As humans, we are emotionally complex. As we move about our everyday lives, we do much more than just objectively perceive the world around us. Instead, nearly everything we are perceiving is accompanied by an emotional response. When I hear my alarm in the morning, I don’t just hear a series of sounds but, additionally, I feel alert or maybe even sad (if it’s an early morning). Or, when I see the checklist of requirements turn green as I create an ever-so complicated password, I don’t just see green text. Rather, I feel satisfied, like I’ve done something correct and it’s being acknowledged.
The joint relationship between perception and emotion is critical to design. It’s easy, when designing, to think about what the user is seeing or hearing. However, the thing that is easier to overlook is what the user is feeling because of what they see or hear. This emotional response can have a huge effect on a user’s relationship with your product.
To build an engaging product is to encourage the user to form a relationship with it, one where there is positive emotional regard and intrigue. I’ll explain a little about emotion and memory below, then I’ll relate it back to tangible elements to consider in your designs.
1. Emotion and the Lizard Brain
Emotion doesn’t know time or context, and this can be a designer’s greatest opportunity to connect with their user. What do I mean? Imagine being a kid and watching a scary movie. You go to your room afterwards, and it’s dark. Suddenly, your heart is beating faster and your body feels tense. A week later, you think of the movie again, and again you’re tense and scared even though you’re telling yourself, “It was just a movie.”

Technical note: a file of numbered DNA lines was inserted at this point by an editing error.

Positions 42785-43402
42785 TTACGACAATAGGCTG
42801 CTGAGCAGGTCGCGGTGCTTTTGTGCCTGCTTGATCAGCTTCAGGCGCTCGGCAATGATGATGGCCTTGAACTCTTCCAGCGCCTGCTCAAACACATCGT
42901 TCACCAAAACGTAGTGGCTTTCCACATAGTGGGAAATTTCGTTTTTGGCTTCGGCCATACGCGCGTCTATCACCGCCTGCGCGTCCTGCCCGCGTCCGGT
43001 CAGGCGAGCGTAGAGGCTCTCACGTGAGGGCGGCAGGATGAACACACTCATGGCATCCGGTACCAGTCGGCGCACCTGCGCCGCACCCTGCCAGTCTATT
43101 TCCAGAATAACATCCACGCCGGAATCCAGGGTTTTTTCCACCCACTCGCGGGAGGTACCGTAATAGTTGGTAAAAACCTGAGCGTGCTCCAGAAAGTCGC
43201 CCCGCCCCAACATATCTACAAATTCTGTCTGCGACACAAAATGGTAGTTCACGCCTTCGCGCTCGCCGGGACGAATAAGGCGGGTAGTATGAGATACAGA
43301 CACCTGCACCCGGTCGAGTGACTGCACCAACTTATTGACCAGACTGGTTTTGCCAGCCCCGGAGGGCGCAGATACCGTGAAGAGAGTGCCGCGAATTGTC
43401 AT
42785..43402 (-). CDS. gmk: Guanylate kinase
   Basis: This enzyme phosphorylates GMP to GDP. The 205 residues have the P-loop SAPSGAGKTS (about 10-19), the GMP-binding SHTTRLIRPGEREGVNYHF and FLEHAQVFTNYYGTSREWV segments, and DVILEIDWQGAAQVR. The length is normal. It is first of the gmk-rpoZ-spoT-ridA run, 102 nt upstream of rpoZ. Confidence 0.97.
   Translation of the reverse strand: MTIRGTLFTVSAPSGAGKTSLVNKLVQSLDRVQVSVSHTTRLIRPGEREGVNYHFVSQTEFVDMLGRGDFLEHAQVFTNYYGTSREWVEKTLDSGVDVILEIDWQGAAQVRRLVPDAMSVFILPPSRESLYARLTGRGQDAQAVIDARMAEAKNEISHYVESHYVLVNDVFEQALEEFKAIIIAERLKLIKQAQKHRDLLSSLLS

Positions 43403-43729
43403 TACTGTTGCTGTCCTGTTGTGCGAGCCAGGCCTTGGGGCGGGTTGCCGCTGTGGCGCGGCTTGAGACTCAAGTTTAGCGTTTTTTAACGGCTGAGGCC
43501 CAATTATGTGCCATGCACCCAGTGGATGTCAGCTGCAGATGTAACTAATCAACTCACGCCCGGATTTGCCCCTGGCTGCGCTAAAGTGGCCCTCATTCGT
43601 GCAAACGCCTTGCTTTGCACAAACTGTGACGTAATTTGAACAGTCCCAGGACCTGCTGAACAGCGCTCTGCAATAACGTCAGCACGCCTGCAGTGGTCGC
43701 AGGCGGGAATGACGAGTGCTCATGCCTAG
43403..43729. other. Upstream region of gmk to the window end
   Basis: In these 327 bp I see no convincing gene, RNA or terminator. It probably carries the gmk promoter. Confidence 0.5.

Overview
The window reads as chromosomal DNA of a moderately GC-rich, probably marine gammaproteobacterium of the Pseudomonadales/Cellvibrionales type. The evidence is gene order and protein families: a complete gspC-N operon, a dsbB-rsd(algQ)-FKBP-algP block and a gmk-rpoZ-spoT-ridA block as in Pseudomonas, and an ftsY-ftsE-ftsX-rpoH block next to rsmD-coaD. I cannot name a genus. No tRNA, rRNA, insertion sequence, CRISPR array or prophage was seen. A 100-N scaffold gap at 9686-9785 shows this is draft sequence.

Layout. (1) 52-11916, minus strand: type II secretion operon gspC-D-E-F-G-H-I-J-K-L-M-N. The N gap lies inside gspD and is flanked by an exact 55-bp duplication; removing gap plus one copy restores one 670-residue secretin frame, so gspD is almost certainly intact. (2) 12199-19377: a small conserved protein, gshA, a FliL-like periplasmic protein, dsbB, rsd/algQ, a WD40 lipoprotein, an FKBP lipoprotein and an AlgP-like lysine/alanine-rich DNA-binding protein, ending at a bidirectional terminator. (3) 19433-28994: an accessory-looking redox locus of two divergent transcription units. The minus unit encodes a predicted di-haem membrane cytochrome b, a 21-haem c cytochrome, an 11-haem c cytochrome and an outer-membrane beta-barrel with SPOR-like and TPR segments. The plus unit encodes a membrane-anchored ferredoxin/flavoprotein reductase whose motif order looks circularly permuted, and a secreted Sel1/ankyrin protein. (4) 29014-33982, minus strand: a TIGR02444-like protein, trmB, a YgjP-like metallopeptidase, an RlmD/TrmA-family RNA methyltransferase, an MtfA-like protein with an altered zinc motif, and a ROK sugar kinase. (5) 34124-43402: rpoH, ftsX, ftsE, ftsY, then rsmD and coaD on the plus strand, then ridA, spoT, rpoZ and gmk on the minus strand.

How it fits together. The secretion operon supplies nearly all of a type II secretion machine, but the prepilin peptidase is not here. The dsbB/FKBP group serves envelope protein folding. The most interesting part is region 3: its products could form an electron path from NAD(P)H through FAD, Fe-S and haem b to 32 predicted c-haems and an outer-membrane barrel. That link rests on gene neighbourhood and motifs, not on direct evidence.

The interesting tension between cognition and emotion is this: We can reason the logic of a situation to control our emotional responses, but the initial emotional feelings we have are in most ways automatic. In context of the above example, you can reason with yourself that there is no true danger because it was just a movie, but that doesn’t mean the initial feeling of fear was any less authentic than if you’d truly been in danger. Donald Norman, author of The Design of Everyday Things, sums this up nicely by saying:
“Cognition makes sense of the world; emotion assigns value.”
This automatic and instinctual response is often referred to as being controlled by the “lizard brain”, referencing the most primitive pieces of our cognition that handle fight or flight emotional responses. When it comes to assessing a situation, the lizard brain wants to know: is this situation good and safe or should I get out of it? Do I feel comfortable, happy, excited or am I tense? In design, it’s important to be aware of how the lizard brain may respond to various aspects of your product, but more importantly, the ways your design decisions can influence this response.
2. Memory and Free Association
Now, while the specifics of memory on a neurological level are still fairly unknown, there are discussions that our memories can be activated in a network of “free associations”. What this means is that we have a web of memories that are connected based on related features. Through this, seemingly distant concepts can become connected to each other. For example, seeing a pineapple in the grocery store might remind you of Hawaii which then reminds you of a past vacation with family, and suddenly you’re feeling nostalgic for that relaxing time. See the figure below for what this web of free associations looks like.